There is currently a massive shift in operating system paradigm. One that Microsoft seems to have missed. I am not speaking about general purpose operating systems. I am speaking about operating systems that are designed for end users: users that want to use their computing device for surfing, messaging or consuming media. These users constitute the majority of computer users today.

The operating system designed for these users will be a very simple one. It will exclude features that many think of being the main components of an operating system today. The next generation operation system will
  • not have a complex window manager
  • not expose a file system to the end user
  • not expose complex OS settings and configuration
  • store user data in the cloud, instead of in a local data store
  • run applications on the cloud or as web applications, instead of on the local CPU
This may sound like SciFi to many at first. But if you look close, you will see that major players are already competing in being the first to deliver this kind of operating system to the end user. Apple builds the iPad which has a very simplified operating system. Google builds the Chrome OS, which is supposed to be a cloud OS.

Rumor says that internal discussions at Microsoft regarding developing such operating systems got blocked because such operating systems do not fit well with MS Office. I would predict that it will not take long until they change their minds.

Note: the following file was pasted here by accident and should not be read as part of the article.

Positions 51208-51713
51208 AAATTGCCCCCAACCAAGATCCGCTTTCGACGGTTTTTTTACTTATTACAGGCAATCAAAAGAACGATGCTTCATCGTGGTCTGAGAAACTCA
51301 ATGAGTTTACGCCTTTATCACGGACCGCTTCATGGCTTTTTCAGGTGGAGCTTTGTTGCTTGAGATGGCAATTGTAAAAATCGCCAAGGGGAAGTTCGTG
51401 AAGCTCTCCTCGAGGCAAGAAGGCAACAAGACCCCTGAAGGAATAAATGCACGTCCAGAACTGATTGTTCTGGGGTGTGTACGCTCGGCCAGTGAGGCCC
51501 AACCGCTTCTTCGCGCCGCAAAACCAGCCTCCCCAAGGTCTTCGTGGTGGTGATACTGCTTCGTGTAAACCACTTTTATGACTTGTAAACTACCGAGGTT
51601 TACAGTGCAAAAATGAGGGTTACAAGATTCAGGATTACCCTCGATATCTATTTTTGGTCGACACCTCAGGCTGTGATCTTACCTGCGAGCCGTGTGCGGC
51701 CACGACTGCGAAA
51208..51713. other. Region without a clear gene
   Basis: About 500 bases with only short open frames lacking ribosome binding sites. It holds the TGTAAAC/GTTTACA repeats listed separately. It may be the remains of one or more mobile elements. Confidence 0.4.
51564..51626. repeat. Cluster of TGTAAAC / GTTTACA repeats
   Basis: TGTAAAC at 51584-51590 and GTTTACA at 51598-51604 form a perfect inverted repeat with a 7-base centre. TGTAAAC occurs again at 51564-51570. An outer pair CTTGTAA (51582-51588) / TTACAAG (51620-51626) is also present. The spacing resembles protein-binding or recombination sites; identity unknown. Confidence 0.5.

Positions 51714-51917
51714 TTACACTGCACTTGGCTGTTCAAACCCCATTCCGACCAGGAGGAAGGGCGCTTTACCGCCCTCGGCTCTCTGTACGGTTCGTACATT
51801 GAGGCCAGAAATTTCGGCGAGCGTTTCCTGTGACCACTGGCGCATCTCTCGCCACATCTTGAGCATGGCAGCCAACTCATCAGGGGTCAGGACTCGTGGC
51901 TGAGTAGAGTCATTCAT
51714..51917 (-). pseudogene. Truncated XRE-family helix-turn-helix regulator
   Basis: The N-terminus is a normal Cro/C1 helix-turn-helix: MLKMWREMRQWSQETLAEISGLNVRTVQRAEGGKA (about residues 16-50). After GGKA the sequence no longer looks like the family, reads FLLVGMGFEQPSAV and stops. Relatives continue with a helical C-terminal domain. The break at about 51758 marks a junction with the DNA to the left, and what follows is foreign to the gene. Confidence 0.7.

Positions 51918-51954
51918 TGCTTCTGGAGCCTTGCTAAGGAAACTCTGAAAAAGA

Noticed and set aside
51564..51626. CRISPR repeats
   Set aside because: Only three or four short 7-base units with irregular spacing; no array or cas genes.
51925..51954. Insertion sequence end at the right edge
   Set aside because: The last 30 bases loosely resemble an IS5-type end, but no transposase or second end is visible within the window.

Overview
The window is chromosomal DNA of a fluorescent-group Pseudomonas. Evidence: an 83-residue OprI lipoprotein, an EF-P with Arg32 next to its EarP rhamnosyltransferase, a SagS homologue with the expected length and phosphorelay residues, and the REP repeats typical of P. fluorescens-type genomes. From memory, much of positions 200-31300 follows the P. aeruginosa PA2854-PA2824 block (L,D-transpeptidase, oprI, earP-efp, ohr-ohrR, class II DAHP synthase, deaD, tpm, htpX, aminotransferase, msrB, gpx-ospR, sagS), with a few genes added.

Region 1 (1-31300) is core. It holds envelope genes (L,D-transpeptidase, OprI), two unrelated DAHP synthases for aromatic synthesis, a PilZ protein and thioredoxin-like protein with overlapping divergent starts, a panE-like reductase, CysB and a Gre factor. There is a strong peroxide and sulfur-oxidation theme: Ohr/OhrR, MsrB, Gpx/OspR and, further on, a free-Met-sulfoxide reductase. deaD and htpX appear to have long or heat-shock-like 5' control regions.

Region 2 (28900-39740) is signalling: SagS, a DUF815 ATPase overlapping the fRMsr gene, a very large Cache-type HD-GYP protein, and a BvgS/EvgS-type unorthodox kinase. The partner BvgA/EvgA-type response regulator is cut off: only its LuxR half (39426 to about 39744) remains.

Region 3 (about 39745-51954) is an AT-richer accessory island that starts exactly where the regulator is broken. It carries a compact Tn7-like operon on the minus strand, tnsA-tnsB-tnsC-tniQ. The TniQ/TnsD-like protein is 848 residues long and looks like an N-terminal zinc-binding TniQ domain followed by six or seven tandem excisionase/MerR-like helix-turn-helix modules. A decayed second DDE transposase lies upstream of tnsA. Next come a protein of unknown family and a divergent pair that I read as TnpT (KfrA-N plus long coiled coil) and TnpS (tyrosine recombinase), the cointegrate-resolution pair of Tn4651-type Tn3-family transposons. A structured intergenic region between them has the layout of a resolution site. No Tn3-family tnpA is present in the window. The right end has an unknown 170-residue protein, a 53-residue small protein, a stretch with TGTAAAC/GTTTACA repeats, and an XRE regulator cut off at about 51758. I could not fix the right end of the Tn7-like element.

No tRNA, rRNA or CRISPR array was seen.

Current operating systems will not disappear completely, of course. They will still have their purposes as servers, workstations or as gaming platforms (the later will not last long, I would say). It may also be that end users will still own an ordinary computer with ordinary operating systems for some time. But for every such computer the users will own at least 1 or 2 devices which will be running the new next generation operating systems.

Progress Updates:

February 4, 2010

Computing industry rock stars - celebrities of the future?

I recently noticed that I am adoring rock stars of the computing industry just like other people are adoring pop stars in the music industry.

I am frequently searching Google for news about them, try to read every publication of them, and can barely await the next post in their blog (if they have one). If I would meat meet one of them in real live, I would fall to their feet and beg for an autograph. Interestingly, I cannot say the same about one single living music pop star (Michael Jackson does not count). There could be one or two movie stars falling into that category, though.

Is my worship for computing industry rock stars a crazy rarity, or are they really gaining in general popularity? Will computing industry rock stars be as popular as celebrities of the movie or music industry in the future?

November 19, 2009

Closures for Java 7

Yes it's true! Java 7 will indeed have closures. I was enthusiastically following the Java closures war in 2007, and subsequently had lost hope that Java will ever have closures. But now it seems like the heads at SUN have changed their minds after all. This was announced by Mark Reinhold at devoxx.